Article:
Words: Robyn Anthony Images: Supplied
When it comes to developments in Port Elizabeth, it seems younger professionals would most likely opt for modernised homes with architect-designed features such as feature walls, larger tiles creating a seamless effect, rustic designs, and a concrete look.
“People are looking for size, comfort and a sleek design to their home – something practical, but also beautiful,” says Aaron Cohen, Cohen Development Properties. “There’s also a demand for well-priced developments with freestanding homes at the right price and in the right areas.”
According to well-known Bay businessman Jaco Rademeyer, there’s currently also considerable demand for entry-level residential developments and retirement village developments. “Industrial and commercial developments are still very active and attractive,” he adds.
“The retirement villages are popular due to low maintenance and the availability of medical assistance. There’s also the community-feel with same-age and like-minded people. It caters to the elderly with a community centre on site and gives a sense of belonging.”
Jaco and his team from their family businesses, specialise in these kinds of developments. “We’re busy with the construction of Montmedy Retirement Village in Lorraine, and own and manage around 150 of these units around Port Elizabeth. Being the largest independent developers of these kinds of units, we create a community where security, lower cost of living, health-care options and a lock-up-and-go lifestyle are secured.”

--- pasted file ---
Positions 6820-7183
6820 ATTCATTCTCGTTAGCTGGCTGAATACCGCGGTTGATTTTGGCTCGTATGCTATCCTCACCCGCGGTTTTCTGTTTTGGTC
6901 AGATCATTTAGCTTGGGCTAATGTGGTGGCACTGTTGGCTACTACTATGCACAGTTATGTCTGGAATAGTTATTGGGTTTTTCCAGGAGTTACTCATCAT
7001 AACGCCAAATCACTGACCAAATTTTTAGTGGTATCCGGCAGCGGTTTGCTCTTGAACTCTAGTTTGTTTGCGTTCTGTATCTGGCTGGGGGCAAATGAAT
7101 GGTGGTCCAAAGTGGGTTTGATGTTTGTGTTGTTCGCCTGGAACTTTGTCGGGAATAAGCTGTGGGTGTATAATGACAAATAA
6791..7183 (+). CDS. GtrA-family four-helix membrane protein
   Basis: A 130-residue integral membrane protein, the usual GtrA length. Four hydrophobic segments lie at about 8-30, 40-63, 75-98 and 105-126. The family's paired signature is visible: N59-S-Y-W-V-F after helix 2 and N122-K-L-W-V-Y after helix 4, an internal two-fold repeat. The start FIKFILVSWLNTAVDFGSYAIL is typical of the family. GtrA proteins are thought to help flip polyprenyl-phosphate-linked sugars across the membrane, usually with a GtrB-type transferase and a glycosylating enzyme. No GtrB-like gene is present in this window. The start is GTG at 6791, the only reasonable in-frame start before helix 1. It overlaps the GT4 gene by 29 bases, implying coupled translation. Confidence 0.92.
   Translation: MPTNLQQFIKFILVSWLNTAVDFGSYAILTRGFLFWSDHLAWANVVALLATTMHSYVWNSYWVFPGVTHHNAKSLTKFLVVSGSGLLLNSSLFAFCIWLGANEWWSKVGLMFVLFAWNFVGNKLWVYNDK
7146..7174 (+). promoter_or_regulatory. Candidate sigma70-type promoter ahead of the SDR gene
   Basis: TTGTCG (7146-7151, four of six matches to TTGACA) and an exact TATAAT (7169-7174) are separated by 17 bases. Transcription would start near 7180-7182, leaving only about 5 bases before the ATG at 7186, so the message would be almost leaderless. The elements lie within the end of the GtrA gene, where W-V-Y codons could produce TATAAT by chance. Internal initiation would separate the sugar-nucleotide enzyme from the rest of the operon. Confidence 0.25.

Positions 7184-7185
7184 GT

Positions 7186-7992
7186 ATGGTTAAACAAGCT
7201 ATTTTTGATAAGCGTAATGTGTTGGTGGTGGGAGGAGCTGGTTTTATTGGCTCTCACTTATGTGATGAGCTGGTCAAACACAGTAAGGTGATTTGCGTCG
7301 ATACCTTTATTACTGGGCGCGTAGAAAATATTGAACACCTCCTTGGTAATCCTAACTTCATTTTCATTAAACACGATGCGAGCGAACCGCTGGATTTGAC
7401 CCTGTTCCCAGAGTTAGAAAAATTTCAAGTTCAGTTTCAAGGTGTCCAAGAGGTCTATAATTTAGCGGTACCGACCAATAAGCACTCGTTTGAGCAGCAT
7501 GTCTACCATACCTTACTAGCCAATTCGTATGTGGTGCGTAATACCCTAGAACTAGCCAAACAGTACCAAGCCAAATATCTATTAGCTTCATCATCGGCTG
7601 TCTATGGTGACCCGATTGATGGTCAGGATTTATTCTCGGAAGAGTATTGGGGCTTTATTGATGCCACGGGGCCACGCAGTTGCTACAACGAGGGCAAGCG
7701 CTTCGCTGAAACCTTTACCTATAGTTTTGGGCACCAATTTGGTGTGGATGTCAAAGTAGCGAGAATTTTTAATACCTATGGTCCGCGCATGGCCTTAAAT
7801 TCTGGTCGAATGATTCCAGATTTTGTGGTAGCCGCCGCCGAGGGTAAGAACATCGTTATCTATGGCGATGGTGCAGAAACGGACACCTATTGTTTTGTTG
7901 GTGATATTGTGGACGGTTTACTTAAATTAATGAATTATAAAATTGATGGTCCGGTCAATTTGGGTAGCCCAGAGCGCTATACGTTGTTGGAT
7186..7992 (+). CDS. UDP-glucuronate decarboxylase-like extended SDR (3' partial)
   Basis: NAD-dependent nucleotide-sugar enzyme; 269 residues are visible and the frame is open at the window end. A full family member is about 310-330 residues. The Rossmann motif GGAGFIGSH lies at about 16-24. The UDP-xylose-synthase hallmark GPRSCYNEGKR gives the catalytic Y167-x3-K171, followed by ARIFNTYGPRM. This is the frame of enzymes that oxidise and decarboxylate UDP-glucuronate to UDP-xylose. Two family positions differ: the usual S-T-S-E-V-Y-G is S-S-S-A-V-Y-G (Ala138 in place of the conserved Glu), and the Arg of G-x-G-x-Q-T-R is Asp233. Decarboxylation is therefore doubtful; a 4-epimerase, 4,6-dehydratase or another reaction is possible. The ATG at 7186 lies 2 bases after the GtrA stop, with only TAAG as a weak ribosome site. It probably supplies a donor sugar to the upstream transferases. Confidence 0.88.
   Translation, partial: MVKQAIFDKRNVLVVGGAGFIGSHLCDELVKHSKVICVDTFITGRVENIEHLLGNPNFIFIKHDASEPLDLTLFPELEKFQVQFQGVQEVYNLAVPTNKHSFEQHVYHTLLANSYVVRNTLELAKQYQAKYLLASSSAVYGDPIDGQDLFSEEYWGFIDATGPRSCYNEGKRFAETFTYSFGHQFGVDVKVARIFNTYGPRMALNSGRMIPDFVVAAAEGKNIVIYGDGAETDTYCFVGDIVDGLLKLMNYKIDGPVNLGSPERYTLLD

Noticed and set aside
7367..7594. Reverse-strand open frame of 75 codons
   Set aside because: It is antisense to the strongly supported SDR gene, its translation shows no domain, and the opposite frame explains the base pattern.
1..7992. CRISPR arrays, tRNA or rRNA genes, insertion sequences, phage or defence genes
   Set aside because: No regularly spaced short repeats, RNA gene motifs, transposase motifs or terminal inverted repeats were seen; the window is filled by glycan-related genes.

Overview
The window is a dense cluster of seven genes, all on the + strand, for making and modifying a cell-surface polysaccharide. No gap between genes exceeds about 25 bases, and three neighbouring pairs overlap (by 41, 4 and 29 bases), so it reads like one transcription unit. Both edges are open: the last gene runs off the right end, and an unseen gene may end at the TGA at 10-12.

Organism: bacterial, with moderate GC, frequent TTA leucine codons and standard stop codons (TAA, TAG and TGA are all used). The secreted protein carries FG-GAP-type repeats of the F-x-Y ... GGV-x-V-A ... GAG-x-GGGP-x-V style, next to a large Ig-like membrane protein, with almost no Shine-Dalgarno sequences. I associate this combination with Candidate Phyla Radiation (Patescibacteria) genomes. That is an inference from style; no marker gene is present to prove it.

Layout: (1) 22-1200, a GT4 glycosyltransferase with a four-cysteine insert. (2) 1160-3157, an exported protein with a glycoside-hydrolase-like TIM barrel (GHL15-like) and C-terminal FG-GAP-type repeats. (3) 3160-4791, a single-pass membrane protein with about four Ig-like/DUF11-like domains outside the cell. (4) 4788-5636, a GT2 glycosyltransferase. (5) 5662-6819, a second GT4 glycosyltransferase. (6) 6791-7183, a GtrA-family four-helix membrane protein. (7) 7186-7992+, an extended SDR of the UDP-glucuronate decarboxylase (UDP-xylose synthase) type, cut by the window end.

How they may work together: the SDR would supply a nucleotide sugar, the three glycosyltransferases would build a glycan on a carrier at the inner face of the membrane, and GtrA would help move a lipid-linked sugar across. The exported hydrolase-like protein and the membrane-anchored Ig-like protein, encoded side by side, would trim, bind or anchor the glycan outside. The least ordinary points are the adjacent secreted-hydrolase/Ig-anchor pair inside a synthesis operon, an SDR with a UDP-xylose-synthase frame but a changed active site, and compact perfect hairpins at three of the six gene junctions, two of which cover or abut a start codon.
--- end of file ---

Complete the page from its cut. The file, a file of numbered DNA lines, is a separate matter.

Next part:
This seems to be another trend on the rise, whether for security or social reasons. Interest in estate living continues to grow, not just for the safety and security benefits, but also for amenities that provide a comfortable lifestyle in these developments.
“I think safety and security are the most fundamentally important features of these kinds of developments,” says Nicholas Stopforth, managing director, Amdec Property Development. “It’s a totally relaxed environment – there’s just no stress at all about security.” He says many millennials are opting for this kind of living, but choose apartment living with a variety of mod-cons and pedestrian access to everything they need within a relatively small area over free-standing homes in the suburbs.
“For millennial buyers and renters, less is more. Everything needs to be highly functional, practical, easy to use, and take up as little space in their lives as possible. Most importantly, however, safety is their top concern when purchasing or renting a property,” he adds. In Port Elizabeth the Amdec group has put much energy and thought into Westbrook, a new suburb in Parson’s Vlei. Clifford Oosthuizen, managing director, Westbrook, has long been involved in the Bay as a developer of more than 550 homes under the well-known Smallville brand.